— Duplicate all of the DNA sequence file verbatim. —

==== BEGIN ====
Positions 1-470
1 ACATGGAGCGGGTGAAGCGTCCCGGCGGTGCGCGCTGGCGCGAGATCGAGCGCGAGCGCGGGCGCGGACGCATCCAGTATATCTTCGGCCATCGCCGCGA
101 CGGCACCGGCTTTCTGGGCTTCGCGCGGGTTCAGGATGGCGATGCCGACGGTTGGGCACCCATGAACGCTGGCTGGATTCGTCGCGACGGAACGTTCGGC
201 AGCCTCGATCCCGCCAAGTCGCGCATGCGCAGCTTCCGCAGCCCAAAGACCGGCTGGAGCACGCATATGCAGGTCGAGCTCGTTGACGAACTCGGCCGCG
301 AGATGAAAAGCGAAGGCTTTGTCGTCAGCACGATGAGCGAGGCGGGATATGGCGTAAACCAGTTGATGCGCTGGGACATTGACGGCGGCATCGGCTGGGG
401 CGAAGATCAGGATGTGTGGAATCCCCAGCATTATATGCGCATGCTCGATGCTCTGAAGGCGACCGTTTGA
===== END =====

Positions 1-470
1 ACATGGAGCGGGTGAAGCGTCCCGGCGGTGCGCGCTGGCGCGAGATCGAGCGCGAGCGCGGGCGCGGACGCATCCAGTATATCTTCGGCCATCGCCGCGA
101 CGGCACCGGCTTTCTGGGCTTCGCGCGGGTTCAGGATGGCGATGCCGACGGTTGGGCACCCATGAACGCTGGCTGGATTCGTCGCGACGGAACGTTCGGC
201 AGCCTCGATCCCGCCAAGTCGCGCATGCGCAGCTTCCGCAGCCCAAAGACCGGCTGGAGCACGCATATGCAGGTCGAGCTCGTTGACGAACTCGGCCGCG
301 AGATGAAAAGCGAAGGCTTTGTCGTCAGCACGATGAGCGAGGCGGGATATGGCGTAAACCAGTTGATGCGCTGGGACATTGACGGCGGCATCGGCTGGGG
401 CGAAGATCAGGATGTGTGGAATCCCCAGCATTATATGCGCATGCTCGATGCTCTGAAGGCGACCGTTTGA